Now that we’ve looked at some different formations, motions, and defensive structures that are conducive for running the one back power play, let’s talk about the overall emphasis of the play and some of the blocks at the point of attack that make this play successful.  The thing that I like best about this play is that it brings with it a "nastiness" up front like the Power O scheme always has.  For our offensive line, we install this play just like if we were running it out of 22 personnel or on the goal line, with a physical mindset.  Our goal when running the one back Power is to remove defenders from the box by formation, then separate the defense with a physical gap scheme that allows for a double team at the point of attack.

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Double Team When facing a 40 front defense many times this will result in them playing their 3 technique to the TE side (over front).  In order for the play to be successful vs. an over front, the "deuce" block by the PSG and PST is critical.  Their ability to get movement on that 3 tech, which is usually the defense’s best interior lineman, makes the job of the pulling guard that much easier and allows the play to hit more downhill where we want it.  We teach our guys to get "hip-to-hip" and knock the 3 tech off the ball getting as much vertical movement as possible.  We believe that getting vertical push is the best case scenario for two reasons.  First, this creates a problem for the play side ILB because of the traffic coming directly into his lap.  This could force him to play slower, which makes the block of the pulling guard more effective.  Second, getting vertical push on the double team allows the PSG and PST better angles when eventually one of them comes off the double team to block the back side ILB.  This forces the LB to make a deliberate choice to either play in the front side A gap which would result in the PSG coming off the double team to block him, or play over the top of the double team which would result in the PST coming off.  In either case, because we’re square our guard and tackle are in a better position to execute the play successfully (See Diagram 5).TE vs. DE: C Gap Drive Besides the double team, the next most important block when running the play vs. a 40 front is the block by the TE.  In a one back power, the TE is in a one-on-one matchup with the DE whether he’s aligned in a 7, 6, or 9 technique.  In this scheme, the TE is responsible for securing the C gap.  X&O Labs has recently done studies on the emphasis that the defense places on properly leveraging the C gap to help control the run game.  In the one back power, we are trying to take away that leverage with the block of the TE.  The most difficult scenario for the TE in trying to accomplish this is vs. a 7 technique DE (inside shade of the TE).  We term this block as a C Gap Drive to emphasize the importance of winning the leverage of that gap.  The two things that we try to instill in our TEs when they are making this block are:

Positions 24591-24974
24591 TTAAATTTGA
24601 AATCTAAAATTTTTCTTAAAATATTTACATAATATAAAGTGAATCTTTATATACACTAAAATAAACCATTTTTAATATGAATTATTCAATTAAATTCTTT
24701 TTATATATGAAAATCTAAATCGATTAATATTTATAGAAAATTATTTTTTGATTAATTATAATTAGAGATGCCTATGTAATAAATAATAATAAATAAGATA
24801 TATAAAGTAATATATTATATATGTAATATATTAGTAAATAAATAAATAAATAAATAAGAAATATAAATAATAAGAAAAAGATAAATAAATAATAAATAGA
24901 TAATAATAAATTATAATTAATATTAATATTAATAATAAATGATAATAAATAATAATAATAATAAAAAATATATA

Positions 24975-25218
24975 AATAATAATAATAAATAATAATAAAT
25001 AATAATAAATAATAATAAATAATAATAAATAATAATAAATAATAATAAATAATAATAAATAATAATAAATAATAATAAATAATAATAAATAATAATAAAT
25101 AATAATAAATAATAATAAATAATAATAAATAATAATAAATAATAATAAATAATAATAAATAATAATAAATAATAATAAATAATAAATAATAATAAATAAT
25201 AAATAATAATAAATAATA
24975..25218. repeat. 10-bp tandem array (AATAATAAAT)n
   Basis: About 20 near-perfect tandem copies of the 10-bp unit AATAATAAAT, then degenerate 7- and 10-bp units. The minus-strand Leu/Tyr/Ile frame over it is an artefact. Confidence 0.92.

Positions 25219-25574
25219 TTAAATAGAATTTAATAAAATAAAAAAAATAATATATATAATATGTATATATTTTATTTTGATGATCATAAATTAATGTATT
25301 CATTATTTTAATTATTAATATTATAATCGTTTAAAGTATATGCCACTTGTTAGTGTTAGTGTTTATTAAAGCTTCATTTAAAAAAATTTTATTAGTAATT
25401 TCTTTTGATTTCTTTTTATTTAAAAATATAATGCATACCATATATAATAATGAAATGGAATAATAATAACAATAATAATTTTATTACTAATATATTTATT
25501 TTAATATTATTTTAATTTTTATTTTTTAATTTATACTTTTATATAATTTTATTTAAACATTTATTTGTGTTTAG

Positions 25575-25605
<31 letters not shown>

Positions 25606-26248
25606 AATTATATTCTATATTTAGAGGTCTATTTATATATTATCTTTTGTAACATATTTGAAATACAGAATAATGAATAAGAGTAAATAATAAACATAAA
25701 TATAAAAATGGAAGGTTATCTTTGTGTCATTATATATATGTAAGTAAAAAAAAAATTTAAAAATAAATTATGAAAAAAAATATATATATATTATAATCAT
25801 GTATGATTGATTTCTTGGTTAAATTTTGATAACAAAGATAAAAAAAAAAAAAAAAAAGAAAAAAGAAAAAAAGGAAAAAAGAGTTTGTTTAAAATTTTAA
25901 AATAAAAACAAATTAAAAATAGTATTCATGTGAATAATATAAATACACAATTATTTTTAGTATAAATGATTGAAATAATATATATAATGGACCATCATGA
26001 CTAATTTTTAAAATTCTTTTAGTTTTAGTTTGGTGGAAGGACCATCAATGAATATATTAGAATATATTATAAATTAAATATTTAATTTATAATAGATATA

1. Under no circumstances can they allow the DE to penetrate and play on our side of the line of scrimmage.  We get this accomplished by instructing the TE to "bite the inside number" of the DE.  The head placement across the bow of the DE ensures that we will at worst keep the DE on the LOS.
  2. If the DE fights hard to maintain his leverage in the C gap we want to wash that gap down inside to let the play get to the edge.  Ideally we’d like to get inside leverage on the DE, creating an extra gap for us, and drive him up field finishing the block.  This, combined with a dominating double team, creates the downhill play we’re looking for.  However, if we can’t dig the DE out of the C gap we will wash him inside and let the pulling guard lead the RB around the pile (See Diagram 6 vs. Diagram 7).
Pulling Guard Assuming that the front side blockers do their job, the block by the pulling guard on the play side ILB is an easy one.  If those blocks are successful the puller will have a clean look at the LB and should have no indecision.  As a base rule, we teach the BSG to "scrape paint" with the play side double team.  He initially must assume that the TE is going to secure the C gap so that we can run the ball downhill over the top of the 3 technique.  However, as I show in Diagram 7, the guard must be aware that if the TE washes the DE down inside he must lead the RB around the TE and up to block the ILB.  Because we feel like his ability to make this read is so critical, we employ the skip pull (or square pull) technique.  I know that X&O Labs has recently compiled research that shows how coaches teach both the skip pull and the open pull techniques on the Power O play (read more here: One-Back Power Game Seperating the Defense).  We like the skip pull because it allows the guard to see what’s happening in front of him with the double team block and the block of the TE.  This helps him to quickly and accurately visualize his entry point into the LOS.  Furthermore, it allows our guards to react quicker should the play side ILB shoot through the LOS to try and make the play in the backfield.